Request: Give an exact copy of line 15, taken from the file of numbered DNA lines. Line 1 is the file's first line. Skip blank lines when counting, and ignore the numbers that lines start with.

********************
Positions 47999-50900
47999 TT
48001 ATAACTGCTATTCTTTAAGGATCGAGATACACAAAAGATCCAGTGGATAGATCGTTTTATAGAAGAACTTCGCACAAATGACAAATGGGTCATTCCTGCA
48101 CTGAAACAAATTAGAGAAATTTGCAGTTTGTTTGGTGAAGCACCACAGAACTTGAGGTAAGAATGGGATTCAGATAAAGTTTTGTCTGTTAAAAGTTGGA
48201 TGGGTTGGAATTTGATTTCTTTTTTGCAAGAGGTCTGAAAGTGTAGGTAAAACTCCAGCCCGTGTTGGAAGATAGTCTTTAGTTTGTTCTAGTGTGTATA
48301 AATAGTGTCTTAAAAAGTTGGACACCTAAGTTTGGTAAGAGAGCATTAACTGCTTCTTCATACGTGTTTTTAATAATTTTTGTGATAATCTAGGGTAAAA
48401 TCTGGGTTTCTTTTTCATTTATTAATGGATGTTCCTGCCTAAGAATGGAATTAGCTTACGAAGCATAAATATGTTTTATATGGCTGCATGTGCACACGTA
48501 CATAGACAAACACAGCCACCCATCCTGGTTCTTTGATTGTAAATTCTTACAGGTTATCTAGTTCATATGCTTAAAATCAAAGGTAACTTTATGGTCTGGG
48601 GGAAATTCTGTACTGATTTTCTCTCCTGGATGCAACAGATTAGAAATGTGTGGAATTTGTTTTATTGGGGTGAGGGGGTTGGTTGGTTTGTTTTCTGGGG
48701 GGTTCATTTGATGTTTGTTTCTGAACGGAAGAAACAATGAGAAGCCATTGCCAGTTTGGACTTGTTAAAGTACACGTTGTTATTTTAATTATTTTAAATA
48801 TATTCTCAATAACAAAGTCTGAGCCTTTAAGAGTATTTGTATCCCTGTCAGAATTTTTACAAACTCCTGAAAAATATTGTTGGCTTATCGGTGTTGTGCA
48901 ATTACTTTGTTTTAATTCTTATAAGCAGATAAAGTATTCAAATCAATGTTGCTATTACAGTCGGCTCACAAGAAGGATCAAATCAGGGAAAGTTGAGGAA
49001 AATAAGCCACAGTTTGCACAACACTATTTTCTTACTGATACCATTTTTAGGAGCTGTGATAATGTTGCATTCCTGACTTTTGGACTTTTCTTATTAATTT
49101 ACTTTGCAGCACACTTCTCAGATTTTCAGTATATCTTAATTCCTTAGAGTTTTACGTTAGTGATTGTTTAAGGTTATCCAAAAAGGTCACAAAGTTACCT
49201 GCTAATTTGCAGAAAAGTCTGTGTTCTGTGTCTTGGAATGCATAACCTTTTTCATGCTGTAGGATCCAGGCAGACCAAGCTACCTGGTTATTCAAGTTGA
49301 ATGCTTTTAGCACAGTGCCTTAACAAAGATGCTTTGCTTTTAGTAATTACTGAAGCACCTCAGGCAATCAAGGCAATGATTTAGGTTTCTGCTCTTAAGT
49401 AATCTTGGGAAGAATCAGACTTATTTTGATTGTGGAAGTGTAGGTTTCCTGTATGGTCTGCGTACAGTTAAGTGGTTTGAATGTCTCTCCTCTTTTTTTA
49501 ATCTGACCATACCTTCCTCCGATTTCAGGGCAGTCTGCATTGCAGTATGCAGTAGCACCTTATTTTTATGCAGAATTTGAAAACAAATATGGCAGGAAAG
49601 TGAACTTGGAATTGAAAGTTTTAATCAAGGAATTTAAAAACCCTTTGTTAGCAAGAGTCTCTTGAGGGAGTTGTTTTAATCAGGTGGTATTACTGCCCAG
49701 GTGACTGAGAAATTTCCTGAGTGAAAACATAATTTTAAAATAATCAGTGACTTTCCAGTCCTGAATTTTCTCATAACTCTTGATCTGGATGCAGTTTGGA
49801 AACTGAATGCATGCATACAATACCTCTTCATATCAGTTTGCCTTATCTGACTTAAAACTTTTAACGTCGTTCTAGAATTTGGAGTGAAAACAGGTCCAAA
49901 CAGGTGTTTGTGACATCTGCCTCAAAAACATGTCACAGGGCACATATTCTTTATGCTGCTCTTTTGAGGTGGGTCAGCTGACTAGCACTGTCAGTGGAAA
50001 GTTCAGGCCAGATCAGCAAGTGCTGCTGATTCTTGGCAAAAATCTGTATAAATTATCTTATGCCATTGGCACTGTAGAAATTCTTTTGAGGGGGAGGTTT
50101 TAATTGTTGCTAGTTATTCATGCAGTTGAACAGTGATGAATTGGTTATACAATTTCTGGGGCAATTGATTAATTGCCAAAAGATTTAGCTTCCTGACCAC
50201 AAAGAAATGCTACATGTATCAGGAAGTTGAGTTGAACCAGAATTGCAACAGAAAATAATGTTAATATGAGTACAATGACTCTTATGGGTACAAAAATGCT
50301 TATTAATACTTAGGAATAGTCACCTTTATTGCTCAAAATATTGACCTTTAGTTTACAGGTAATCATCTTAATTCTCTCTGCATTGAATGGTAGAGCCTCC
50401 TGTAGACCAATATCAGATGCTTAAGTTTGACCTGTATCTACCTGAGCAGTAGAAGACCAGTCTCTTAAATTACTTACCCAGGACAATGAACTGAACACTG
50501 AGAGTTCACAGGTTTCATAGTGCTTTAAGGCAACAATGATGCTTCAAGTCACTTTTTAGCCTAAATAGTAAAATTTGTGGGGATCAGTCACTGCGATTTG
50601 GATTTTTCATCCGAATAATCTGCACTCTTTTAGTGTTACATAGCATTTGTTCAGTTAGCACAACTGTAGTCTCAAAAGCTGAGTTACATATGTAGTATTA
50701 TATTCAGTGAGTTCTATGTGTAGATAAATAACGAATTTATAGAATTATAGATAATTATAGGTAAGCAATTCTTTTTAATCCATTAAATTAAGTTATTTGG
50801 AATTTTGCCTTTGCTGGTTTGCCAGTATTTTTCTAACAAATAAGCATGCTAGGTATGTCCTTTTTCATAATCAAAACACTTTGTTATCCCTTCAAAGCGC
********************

49201 GCTAATTTGCAGAAAAGTCTGTGTTCTGTGTCTTGGAATGCATAACCTTTTTCATGCTGTAGGATCCAGGCAGACCAAGCTACCTGGTTATTCAAGTTGA